Kugelann's ground beetle (Poecilus kugelanni)

Kugelann's ground beetle
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Kugelann's ground beetle fact file

Kugelann's ground beetle description

GenusPoecilus (1)

This ground beetle has a stout body, with long legs, and typically has a coppery coloured fore-body and green wing cases (elytra). In some rare cases it is totally black (2).

Pterostichus kugelanni.
Length: 12-14 mm (2)

Kugelann's ground beetle biology

This beetle is thought to have a two-year lifecycle; it breeds in spring and summer, and individuals overwinter twice, first as larvae and then as adults (3). Although the diet of this species is a mystery, it is thought that both adults and larvae are predatory, like many species of ground beetle (3). Adults have full wings, but their powers of dispersal are not known (3); they are found under stones and amongst plants, and have been recorded in April, May and July (5).


Kugelann's ground beetle range

Formerly widespread in England from Nottinghamshire to south Wales and the south coast of England (3). The range subsequently declined, however; since 1970, the species has been recorded from just five sites in the New Forest, 3 sites in Devon and two in Dorset (4). In Europe, the species occurs in the south and west, from Spain to Hungary (3).

You can view distribution information for this species at the National Biodiversity Network Atlas.

Kugelann's ground beetle habitat

Inhabits heathlands where there is sandy or gravelly soil and wet patches (3), as well as sand pits (5).


Kugelann's ground beetle status

Classified as Endangered in Great Britain (3).


Kugelann's ground beetle threats

The reasons for the decline of this beetle are thought to include unsuitable heathland management, and the widespread loss and fragmentation of this habitat in Britain (3).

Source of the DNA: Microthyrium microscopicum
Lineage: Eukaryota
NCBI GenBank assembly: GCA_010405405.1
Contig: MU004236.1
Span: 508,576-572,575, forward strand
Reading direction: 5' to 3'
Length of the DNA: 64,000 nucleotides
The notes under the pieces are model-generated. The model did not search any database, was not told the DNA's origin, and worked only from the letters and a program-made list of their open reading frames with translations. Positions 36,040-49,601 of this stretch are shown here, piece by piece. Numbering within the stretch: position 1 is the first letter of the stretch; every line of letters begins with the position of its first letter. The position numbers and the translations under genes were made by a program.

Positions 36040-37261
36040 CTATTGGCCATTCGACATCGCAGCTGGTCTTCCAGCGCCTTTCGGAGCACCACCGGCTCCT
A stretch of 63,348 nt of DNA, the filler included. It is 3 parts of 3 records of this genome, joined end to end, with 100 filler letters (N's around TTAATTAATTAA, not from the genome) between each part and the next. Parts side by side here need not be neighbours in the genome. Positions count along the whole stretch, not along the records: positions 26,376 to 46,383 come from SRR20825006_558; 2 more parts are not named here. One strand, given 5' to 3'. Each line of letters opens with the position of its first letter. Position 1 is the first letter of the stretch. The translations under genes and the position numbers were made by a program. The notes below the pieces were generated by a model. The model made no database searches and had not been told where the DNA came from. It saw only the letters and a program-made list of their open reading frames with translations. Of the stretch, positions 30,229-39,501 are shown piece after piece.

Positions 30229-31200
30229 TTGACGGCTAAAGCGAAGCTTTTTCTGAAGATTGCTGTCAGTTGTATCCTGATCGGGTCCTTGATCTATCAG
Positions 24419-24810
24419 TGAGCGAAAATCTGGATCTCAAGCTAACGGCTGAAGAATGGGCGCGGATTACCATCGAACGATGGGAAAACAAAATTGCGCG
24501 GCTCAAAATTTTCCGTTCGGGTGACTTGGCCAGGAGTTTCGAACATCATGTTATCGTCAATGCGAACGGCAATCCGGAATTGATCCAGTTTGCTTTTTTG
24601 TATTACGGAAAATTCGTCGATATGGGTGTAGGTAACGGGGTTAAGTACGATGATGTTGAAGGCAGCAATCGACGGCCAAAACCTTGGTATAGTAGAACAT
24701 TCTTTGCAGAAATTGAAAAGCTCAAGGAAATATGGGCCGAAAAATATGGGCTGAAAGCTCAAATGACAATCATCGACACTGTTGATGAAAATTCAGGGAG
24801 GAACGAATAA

Kugelann's ground beetle conservation

Kugelann's ground beetle is included in the UK Biodiversity Action Plan (UK BAP) as a priority species (3); a Species Action Plan has therefore been published in order to guide its conservation (3). This plan aims to maintain all known populations, and establish at least five new populations within the former range before the year 2010 (3).

There may be further information about this species available via the National Biodiversity Network Atlas.

Find out more

For more on English Nature's Species Recovery Programme see:



Information authenticated by Dr Martin Luff of the School of Biology, University of Newcastle, with the support of the British Ecological Society:



In beetles and earwigs, the hard fore wings. They are held aloft when the insect flies, and are often coloured or patterned.
Stage in an animal's lifecycle after it hatches from the egg. Larvae are typically very different in appearance to adults; they are able to feed and move around but usually are unable to reproduce.


  1. National Biodiversity Network Species Dictionary (September 2002) http://www.nhm.ac.uk/nbn/
  2. Lindroth, C. H. (1974) Handbooks for the identification of British insects. Volume IV. Part 2: Coleoptera, Carabidae. The Royal Entomological Society of London, London.
  3. UK BAP Species Action Plan (September 2002) http://www.ukbap.org.uk
  4. Hymen, P. S. and Parsons, M.S. (1992) A review of the scarce and threatened Coleoptera of Great Britain: Part 1. JNCC, Peterborough.
  5. Luff, M. (2004) Pers. comm.

Image credit

Kugelann's ground beetle  
Kugelann's ground beetle

© Roger Key

Dr Roger Key
Tel: +44 (0) 1845 567 292


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